Introduction: Remote Particle Siren
I have cameras to watch my animals and prevent them from doing naughty things like messing up flower gardens or escaping the fence. Running outside to stop any of these things every time they occur can be pretty annoying though, especially now in the hot summer. I needed an easy (preferably wireless) way to stop my dogs from digging into my garden and my horses from hurting themselves by trying to open or jump the fence gate. My solution was to build a wireless siren that can be activated with an android app or manually in case I am already outside and don't want to yell.
Step 1: Materials
Here's the list:
-1 12v battery. I got mine from a broken electric scooter.
-1 Particle Photon kit
-Copper wire or tape
-1 Servo motor with wing
-1 12v siren alarm (found this in the attic, looked pretty old)
-1 Android phone with the Particle app
-1 free Particle account
Step 2: Setup Your Photon
Honestly, I love Particle. The setup was the easiest thing I have ever done. The kit comes with the Photon board, a breadboard, a USB cable, a photo-resistor , a 2 resistors, and an LED. There's even a paper overlay on the board telling you exactly how to assemble it! Just go to the Particle Website and follow the instructions for the Photon board setup to get the wi-fi going. Once that is done and your Photon is named (I named mine Mudkip) and happily breathing in cyan, download the app on your Android phone and do the remote LED control example. I promise it only takes about a minute that's how easy it is.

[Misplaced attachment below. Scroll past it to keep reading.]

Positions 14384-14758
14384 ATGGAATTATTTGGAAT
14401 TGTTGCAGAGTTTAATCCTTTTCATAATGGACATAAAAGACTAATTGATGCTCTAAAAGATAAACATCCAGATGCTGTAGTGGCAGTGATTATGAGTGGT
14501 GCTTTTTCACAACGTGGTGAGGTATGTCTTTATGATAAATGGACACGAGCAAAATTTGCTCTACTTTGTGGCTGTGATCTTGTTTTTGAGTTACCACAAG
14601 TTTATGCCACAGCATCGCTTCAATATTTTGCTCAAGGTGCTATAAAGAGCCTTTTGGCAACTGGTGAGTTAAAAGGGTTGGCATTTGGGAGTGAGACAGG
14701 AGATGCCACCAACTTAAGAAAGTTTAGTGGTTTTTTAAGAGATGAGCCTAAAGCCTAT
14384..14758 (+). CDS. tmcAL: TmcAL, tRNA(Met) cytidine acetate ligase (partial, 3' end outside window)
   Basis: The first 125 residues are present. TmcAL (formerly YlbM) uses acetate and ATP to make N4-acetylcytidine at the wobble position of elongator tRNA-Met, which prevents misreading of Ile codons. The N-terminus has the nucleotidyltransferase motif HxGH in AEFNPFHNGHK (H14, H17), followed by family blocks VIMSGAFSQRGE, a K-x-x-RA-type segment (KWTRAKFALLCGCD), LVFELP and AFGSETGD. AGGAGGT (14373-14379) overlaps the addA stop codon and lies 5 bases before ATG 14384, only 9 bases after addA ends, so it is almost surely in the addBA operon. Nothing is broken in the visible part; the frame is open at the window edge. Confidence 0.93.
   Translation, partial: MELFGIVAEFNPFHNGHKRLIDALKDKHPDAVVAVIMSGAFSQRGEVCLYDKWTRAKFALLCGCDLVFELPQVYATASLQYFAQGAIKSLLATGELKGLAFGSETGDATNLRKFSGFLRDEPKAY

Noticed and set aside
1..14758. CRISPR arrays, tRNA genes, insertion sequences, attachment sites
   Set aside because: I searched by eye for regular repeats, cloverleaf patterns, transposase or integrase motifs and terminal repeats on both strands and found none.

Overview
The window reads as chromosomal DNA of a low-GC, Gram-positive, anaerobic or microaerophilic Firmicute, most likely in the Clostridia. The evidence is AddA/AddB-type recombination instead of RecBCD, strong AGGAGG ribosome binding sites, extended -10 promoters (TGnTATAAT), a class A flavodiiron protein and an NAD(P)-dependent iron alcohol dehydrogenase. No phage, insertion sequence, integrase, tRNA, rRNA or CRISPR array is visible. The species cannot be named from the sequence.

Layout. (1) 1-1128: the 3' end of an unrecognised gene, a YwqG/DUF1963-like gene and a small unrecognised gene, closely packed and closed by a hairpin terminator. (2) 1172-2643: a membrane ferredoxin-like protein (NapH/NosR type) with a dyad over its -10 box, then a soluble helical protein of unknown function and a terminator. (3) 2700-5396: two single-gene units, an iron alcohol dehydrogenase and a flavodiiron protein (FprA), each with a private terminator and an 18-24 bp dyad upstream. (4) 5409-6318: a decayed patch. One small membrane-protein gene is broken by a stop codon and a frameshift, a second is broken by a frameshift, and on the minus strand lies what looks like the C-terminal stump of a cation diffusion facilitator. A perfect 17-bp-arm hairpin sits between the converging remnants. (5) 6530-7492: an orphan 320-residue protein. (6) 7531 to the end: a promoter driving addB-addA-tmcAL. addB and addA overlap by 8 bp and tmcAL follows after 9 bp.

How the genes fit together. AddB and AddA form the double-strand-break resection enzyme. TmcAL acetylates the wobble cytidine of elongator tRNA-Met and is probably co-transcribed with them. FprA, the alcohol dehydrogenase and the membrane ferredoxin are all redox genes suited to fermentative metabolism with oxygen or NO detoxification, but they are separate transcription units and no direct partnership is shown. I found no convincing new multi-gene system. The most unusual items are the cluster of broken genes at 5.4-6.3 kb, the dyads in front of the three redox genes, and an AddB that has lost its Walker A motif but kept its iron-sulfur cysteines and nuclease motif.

Step 3: Hardware
Hook up a servo to your microcontroller and remember what pin you're using for your data cable. Also, the Photon kit comes with a paper guide that tells you which pins are capable of analog output and which ones aren't. The pin you choose is what you will select on your app once you are connected and choose "Analog Write". A slider bar will appear and you can move it to change your servo's position. Now what does this servo do? it is a manual switch between the ground wires between the siren and the battery. I attached the red wire on my siren to the red wire on the battery and then covered the servo wing in aluminum foil to act as a switch. Yes, it is rudimentary, but I ran out of transistors. I secured the servo to the two black wires to make sure they are in contact with the servo wing at the same time at around 100 on the slider. This works with wifi so if I am away and see my dogs digging up flowers through my cameras over the web, I can also activate my siren to ward them off. If you guys also have a siren lying around, let me know what you use the project for in the comments!
Participated in the